This is way bigger than hockey – no matter how much it affects what happens on the ice – and that should be lost on no one.

“You know, if you don’t want to entice a rapist, don’t wear high heels so you can’t run from him.”

And that brings us to Chrissie Hynde (of The Pretenders).

In her upcoming memoir and interviews this past week to support the book’s release, Hynde talked at length about her sexual assault when she was 21.  Hynde told the Sunday Times Magazine that she completely blamed herself for being raped by a motorcycle gang member in Ohio.  She also said women should take responsibility when they get assaulted and need to stop blaming others.

"You can't paint yourself into a corner and then say whose brush is this? You have to take responsibility," Hynde said. "If you play with fire, you get burnt. It's not any secret, is it?"

Twitter exploded with quick condemnation and criticism.  But this is the world we live in  – and it’s been that way for a long time.  Hynde is no different than other victims of DV and sexual violence who blame themselves for what was done to them by someone else.  Too many women think that in cases of sexual violence, they were somehow to blame.  Hynde’s comments reinforce to people who have been raped or abused that same misguided point of view:  it was your fault.  But the thing is –choice of clothing and how someone is dressed is not an invitation to rape, nor is it an excuse for bad behavior by an assailant.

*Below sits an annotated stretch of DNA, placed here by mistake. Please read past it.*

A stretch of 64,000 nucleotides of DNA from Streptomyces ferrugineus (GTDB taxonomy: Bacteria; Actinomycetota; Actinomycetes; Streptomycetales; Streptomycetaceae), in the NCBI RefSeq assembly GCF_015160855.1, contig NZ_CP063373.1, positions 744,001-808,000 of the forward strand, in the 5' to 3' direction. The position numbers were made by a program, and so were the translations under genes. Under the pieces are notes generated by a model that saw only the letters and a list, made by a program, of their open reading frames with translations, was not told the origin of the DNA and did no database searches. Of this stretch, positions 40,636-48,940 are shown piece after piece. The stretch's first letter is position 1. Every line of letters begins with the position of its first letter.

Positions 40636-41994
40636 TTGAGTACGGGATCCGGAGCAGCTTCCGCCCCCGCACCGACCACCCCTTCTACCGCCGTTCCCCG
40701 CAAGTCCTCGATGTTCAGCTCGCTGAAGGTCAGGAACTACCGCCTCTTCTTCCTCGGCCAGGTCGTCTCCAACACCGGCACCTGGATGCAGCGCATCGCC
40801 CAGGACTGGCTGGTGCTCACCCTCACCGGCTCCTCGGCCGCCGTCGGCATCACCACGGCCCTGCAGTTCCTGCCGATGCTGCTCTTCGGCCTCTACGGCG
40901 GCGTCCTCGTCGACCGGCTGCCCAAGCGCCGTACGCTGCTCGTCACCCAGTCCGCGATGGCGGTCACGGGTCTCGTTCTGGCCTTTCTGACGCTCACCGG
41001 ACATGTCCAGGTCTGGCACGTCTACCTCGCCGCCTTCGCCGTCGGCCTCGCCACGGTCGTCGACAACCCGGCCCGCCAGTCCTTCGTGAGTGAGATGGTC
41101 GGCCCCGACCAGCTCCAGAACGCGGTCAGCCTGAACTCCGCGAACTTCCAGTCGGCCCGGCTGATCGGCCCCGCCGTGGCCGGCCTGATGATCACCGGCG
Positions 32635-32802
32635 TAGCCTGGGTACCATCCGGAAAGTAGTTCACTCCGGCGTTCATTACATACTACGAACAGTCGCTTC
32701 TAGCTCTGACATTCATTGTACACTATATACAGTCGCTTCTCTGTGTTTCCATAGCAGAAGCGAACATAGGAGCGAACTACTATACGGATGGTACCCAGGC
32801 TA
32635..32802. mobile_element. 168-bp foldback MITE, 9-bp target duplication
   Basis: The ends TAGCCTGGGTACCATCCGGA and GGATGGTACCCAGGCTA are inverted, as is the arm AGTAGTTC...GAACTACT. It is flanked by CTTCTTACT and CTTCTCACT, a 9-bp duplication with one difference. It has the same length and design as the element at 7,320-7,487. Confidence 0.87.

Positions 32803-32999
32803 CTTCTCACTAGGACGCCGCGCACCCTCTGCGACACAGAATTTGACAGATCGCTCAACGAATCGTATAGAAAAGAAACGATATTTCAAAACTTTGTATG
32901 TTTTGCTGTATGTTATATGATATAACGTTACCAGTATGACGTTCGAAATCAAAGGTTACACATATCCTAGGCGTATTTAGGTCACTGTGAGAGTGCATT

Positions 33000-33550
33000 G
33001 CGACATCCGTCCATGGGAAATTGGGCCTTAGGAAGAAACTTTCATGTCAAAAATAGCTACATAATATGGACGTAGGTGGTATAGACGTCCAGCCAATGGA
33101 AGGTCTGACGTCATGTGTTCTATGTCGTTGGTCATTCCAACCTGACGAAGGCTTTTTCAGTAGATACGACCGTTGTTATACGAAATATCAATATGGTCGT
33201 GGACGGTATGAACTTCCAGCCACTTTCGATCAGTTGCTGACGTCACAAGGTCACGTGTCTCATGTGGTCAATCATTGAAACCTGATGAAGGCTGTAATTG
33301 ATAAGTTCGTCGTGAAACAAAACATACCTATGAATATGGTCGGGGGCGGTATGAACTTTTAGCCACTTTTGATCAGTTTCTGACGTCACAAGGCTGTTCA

There is no such thing as “asking for it”.  

Patrick Kane can get away with living a frat-boy, life-of-the-party existence because we have learned to turn our heads at inexcusable behavior, especially when it comes from athletes. We are cautioned to withhold judgment against Kane until “all the facts are known”, yet very few voices have said that we should be doing the same thing for the woman who made the allegations.  The social media world exploded with knee-jerk reactions and harsh condemnation against her with words like “gold digger”, “liar”, and “slut” without any details of the allegations being made and somehow that’s okay.  That victim-blaming – no matter by whom, including victims like Chrissie Hynde – is somehow acceptable.

And it reinforces to a sizeable chunk of the population those fundamental misconceptions about rape and who is at fault.  That includes the victims themselves.

We live in a society where we talk about the clothes women wear, the height of their heels, the way they dress, and how much they have had to drink as relevant factors in sexual violence.  The kind of place where we spend more time teaching girls not to get raped than we do in educating boys not to rape.